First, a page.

How do people generalize causal relations over objects? A non-parametric Bayesian account

Bonan Zhao*, Christopher G. Lucas, Neil R. Bramley

*Corresponding author for this work

Research output: Contribution to journalArticlepeer-review

Abstract

How do people decide how general a causal relationship is, in terms of the entities or situations it applies to? What features do people use to decide whether a new situation is governed by a new causal law or an old one? How can people make these difficult judgments in a fast, efficient way? We address these questions in two experiments that ask participants to generalize from one (Experiment 1) or several (Experiment 2) causal interactions between pairs of objects. In each case, participants see an agent object act on a recipient object, causing some changes to the recipient. In line with the human capacity for few-shot concept learning, we find systematic patterns of causal generalizations favoring simpler causal laws that extend over categories of similar objects. In Experiment 1, we find that participants’ inferences are shaped by the order of the generalization questions they are asked. In both experiments, we find an asymmetry in the formation of causal categories: participants preferentially identify causal laws with features of the agent objects rather than recipients. To explain this, we develop a computational model that combines program induction (about the hidden causal laws) with non-parametric category inference (about their domains of influence). We demonstrate that our modeling approach can both explain the order effect in Experiment 1 and the causal asymmetry, and outperforms a naïve Bayesian account while providing a computationally plausible mechanism for real-world causal generalization.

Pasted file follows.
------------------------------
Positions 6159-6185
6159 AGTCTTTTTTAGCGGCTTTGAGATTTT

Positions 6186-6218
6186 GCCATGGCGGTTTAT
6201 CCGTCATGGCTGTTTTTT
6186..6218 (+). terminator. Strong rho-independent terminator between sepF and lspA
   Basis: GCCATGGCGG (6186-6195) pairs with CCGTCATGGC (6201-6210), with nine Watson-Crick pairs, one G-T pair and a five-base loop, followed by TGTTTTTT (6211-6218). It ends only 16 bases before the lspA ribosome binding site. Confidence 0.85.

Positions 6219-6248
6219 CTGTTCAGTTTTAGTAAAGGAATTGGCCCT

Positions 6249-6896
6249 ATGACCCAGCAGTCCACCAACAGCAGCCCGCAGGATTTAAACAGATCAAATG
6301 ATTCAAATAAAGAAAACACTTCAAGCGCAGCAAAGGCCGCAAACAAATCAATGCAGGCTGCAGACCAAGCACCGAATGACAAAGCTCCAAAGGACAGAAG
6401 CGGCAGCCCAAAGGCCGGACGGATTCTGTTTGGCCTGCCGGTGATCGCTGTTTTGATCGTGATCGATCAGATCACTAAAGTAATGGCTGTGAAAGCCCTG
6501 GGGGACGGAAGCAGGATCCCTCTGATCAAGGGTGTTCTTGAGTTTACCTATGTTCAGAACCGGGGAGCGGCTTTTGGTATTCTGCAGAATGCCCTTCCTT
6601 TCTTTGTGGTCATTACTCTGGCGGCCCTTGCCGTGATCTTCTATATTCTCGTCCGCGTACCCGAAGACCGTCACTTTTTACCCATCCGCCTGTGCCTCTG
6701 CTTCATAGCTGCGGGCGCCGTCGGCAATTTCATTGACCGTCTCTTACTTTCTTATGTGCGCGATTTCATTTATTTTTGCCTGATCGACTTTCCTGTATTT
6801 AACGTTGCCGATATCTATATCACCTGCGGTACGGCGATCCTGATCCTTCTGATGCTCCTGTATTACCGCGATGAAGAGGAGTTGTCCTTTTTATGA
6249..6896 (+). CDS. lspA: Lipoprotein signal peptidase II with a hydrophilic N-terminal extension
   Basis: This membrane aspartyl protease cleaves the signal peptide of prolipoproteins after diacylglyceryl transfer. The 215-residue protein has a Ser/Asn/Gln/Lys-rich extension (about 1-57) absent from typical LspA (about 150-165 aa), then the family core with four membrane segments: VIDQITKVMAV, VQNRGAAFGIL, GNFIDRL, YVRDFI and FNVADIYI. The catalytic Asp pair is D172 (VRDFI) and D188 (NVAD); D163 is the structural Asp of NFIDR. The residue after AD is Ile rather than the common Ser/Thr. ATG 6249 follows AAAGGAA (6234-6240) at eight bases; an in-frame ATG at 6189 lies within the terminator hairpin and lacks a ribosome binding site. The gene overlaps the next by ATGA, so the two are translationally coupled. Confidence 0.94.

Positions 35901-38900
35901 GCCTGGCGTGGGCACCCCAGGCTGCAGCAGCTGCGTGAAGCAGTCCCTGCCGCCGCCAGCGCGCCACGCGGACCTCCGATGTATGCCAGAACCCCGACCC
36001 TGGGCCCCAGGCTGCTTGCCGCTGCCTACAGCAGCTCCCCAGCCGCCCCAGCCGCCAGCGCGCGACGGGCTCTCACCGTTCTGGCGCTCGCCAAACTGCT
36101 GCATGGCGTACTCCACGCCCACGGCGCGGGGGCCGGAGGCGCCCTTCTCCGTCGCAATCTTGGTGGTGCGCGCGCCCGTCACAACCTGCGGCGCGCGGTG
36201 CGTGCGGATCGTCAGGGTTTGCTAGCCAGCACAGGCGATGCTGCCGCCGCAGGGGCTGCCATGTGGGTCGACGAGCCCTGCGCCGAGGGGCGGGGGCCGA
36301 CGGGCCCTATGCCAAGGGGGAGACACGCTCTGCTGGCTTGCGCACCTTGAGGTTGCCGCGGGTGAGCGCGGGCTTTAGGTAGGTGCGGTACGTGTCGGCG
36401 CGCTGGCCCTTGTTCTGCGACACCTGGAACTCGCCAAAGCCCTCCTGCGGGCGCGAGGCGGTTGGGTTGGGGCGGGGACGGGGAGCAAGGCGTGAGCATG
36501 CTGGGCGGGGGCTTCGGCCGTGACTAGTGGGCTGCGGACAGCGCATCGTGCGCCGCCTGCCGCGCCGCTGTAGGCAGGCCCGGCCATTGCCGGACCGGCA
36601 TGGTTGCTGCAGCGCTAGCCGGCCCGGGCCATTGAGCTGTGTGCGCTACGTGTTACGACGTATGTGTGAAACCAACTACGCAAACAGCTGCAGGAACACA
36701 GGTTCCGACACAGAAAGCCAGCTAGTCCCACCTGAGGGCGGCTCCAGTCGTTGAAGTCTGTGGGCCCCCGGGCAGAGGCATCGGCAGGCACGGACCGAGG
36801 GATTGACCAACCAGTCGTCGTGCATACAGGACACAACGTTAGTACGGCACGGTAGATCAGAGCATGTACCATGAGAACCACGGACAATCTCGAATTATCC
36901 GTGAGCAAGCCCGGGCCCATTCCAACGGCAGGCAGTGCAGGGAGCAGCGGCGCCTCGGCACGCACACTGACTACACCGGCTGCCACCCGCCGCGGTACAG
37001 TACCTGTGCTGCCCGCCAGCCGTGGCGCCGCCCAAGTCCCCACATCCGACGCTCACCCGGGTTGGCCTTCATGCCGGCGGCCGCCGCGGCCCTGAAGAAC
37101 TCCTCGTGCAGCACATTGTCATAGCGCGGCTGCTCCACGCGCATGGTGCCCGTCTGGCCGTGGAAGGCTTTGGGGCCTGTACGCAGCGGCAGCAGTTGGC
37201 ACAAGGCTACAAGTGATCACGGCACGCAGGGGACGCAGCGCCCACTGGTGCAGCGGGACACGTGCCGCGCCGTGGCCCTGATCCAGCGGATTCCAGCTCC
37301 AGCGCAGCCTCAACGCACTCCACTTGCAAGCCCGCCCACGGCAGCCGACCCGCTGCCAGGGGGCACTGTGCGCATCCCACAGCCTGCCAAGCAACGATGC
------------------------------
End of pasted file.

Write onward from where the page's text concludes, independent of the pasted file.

Original languageEnglish
Number of pages23
JournalComputational Brain and Behavior
Early online date30 Nov 2021
DOIs
Publication statusE-pub ahead of print - 30 Nov 2021

Keywords

  • Bayesian models
  • causal reasoning
  • Dirichlet process
  • generalization
  • inductive bias
  • program induction

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